A new exhibit at the Bechtler Museum of Modern Art in Charlotte looks into some of modern art’s greatest relationships, using its collection as inspiration. On display until July 29, the exhibit pairs together art by lovers, mentors, and friends as a way to see how these relationships may be reflected in the art.
Among the art featured in the exhibit is work by lovers Jean Tinguely and Niki de Saint Phalle; mentor and student Bernard Meadows and Henry Moore, and the unlikely lifelong friends Alexander Calder and Joan Miró.
The exhibit makes me think of the Woody Allen movie, “Midnight in Paris.”
The film takes place in 1920s Paris, a golden age of literature and art, when some of the biggest names, like Salvador Dalí, Gertrude Stein, Ernest Hemmingway and Picasso, were friends and hung around in cafes and salons.
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The Museum focuses on this artistic exchange between friends and intimates in its latest exhibit, “Artistic Relationships: Partners, Mentors, Lovers.” It’s a way to visualize how late night conversations between some of the artists in the collection may have influenced the work you see today.
The exhibit displays works by lifelong friends Alexander Calder and Joan Miró. The two met in Paris in 1928, not long after the movie, Midnight in Paris, takes place.
They were an unlikely pair, says Bechtler’s President and curator of the exhibit, John Boyer.
“Calder, this kind of big, kind of beefy tailback kind of a sculptor and Miró more diminutive, who even at his poorest would always find a way to wear a three piece suit, a bowler, and a monocle,” says Boyer. “So if you meet these two together in one of the Montparnasse’s restaurants you’d think these were the least likely of friends but in fact they became increasingly close as friends. They traveled together, would go out dining and drinking until the wee hours together in Montparnasse.”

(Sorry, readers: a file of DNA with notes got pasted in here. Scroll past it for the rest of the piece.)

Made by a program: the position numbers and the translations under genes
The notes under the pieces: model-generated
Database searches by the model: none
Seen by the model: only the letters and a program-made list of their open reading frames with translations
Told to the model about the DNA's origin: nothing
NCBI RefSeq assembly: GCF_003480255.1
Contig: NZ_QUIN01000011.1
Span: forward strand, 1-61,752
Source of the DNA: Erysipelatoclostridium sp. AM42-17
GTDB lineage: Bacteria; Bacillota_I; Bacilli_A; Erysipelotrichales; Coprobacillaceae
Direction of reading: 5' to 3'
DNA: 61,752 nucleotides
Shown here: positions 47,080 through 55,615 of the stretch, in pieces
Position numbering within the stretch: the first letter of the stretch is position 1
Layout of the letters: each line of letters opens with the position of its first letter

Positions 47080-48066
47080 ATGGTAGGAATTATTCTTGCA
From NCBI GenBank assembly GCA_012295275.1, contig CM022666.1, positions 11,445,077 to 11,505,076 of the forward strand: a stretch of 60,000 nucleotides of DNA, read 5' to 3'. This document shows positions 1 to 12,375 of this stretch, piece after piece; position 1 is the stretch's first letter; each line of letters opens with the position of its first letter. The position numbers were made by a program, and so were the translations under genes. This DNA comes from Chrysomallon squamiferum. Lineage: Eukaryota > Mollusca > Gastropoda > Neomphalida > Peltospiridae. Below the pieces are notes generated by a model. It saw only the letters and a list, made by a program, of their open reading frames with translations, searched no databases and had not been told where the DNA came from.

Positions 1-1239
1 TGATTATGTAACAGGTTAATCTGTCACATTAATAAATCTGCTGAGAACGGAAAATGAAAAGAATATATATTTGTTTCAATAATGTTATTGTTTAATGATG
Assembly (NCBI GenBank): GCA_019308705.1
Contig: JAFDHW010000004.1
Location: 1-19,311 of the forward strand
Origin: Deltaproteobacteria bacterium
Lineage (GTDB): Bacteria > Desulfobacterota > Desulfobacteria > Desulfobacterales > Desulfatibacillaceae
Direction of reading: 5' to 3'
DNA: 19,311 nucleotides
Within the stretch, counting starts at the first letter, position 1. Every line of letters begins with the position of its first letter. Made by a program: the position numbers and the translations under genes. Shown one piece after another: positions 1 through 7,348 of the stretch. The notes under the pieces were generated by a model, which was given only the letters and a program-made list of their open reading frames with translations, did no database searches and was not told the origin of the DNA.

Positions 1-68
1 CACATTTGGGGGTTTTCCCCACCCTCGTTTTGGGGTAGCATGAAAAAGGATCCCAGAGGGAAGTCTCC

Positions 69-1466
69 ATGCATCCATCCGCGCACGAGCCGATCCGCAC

Today Calder is best known for his mobiles; Miró for his paintings. Artistic Relationships displays several of the friends’ individual prints, watercolors and textiles.
Calder once said archeologists will tell you there’s a little bit of Miró in Calder, and Calder in Miró. And looking at these pieces, it’s clear why.
On the floor is a carpet by Miró, and on the wall behind it, a tapestry by Calder. Both are in black, white, and primary colors with rounded, organic-looking forms, as if looking under a microscope. You can almost imagine the two friends meeting up, chatting over the major scientific discoveries of the day, and then going home and turning the ideas into art.
“There’s a lot out there that suggests that artists always work in this lonely isolation and all of these discoveries and epiphanies are completely self generated,” says Boyer. “While that is very often the case it is certainly not exclusively the case. In fact, here we see works that could have never happened were it not for the relationships that these artists had with each other.”